Bayesian methods for validating patient reported outcomes and predicting patient accrual in clinical trials
University of Kansas
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Slow recruitment in medical research leads to increased costs and resource utilization, which includes the goodwill contribution of patient volunteers. Careful planning and monitoring of the accrual process can prevent the unnecessary loss of these resources. We propose two hierarchical extensions to the existing Bayesian constant accrual model: the accelerated prior and the hedging prior. The new proposed priors are able to adaptively utilize the researcher's previous experience and current accrual data to produce the estimation of trial completion time. The performance of these models, including prediction precision, coverage probability, and correct decision-making ability, is evaluated using actual studies from our cancer center and simulation. The results showed that a constant accrual model with strongly informative priors works very well when accrual is on target or slightly off, producing smaller mean squared error, high percentage of coverage, and a high number of correct decisions whether or not continue the trial, but it is strongly biased when off target. Flat or weakly informative priors provide protection against an off target prior, but are less efficient when the accrual is on target. The accelerated prior performs similar to a strong prior. The hedging prior performs much like the weak priors when the accrual is extremely off target, but closer to the strong priors when the accrual is on target or only slightly off target. We suggest improvements in these models and propose new models for future research.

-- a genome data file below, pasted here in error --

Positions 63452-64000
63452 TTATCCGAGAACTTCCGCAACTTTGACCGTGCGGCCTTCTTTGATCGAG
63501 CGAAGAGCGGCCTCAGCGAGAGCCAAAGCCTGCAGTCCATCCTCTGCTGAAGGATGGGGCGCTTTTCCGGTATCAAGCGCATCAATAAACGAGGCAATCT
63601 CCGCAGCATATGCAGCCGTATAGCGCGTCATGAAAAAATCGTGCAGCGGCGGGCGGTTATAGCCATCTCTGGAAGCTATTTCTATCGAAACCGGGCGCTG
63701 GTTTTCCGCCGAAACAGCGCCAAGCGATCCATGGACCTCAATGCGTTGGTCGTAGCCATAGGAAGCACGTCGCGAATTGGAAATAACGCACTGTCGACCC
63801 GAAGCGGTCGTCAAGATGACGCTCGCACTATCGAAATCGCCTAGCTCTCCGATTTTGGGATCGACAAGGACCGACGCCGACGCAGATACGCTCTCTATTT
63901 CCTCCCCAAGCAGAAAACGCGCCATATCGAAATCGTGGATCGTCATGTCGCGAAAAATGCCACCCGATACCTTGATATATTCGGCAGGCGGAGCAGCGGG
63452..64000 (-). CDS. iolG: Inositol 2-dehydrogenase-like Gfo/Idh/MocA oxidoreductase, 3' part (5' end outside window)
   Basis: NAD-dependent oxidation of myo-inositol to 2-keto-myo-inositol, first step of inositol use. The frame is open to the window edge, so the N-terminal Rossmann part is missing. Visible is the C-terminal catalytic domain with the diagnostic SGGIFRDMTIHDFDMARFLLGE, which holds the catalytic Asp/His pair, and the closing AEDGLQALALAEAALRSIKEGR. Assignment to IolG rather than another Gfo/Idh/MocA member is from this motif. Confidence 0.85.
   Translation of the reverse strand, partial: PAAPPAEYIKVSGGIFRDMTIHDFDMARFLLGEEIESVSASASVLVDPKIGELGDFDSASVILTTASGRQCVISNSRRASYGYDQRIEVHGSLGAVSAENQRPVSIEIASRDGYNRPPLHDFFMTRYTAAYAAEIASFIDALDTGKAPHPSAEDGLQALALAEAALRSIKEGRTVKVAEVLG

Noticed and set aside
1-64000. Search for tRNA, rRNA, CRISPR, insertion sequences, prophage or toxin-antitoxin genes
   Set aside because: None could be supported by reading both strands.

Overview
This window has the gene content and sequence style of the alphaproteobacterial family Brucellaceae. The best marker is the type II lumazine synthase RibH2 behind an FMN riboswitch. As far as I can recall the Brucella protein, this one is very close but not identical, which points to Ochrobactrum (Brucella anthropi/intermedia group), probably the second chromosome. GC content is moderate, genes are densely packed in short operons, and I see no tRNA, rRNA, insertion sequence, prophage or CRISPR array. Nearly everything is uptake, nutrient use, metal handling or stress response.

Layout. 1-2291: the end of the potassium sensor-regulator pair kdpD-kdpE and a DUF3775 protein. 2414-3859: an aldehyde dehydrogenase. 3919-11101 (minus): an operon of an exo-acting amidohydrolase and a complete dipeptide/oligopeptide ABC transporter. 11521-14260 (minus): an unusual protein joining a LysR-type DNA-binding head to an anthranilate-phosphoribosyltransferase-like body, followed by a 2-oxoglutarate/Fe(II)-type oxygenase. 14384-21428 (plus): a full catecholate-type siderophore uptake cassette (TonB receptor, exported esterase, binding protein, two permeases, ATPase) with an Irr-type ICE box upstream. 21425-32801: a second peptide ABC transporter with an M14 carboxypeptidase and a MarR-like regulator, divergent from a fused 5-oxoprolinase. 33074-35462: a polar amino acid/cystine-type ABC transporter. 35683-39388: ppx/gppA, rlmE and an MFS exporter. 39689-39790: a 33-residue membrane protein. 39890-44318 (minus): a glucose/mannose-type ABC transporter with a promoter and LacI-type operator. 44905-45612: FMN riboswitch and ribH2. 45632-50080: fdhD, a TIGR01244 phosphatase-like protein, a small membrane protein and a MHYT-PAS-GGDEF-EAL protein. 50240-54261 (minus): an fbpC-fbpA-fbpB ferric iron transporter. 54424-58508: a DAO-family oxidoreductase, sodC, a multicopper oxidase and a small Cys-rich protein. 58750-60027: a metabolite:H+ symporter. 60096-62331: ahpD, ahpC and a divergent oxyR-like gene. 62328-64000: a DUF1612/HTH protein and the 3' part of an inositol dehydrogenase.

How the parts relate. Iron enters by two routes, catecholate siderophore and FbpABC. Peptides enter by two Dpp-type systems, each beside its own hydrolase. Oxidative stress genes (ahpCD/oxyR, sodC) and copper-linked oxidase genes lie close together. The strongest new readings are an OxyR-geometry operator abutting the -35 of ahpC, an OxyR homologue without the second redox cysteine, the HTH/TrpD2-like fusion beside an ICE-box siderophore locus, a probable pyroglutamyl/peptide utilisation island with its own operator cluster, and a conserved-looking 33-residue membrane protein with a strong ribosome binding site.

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- KU Med Center Dissertations and Theses 
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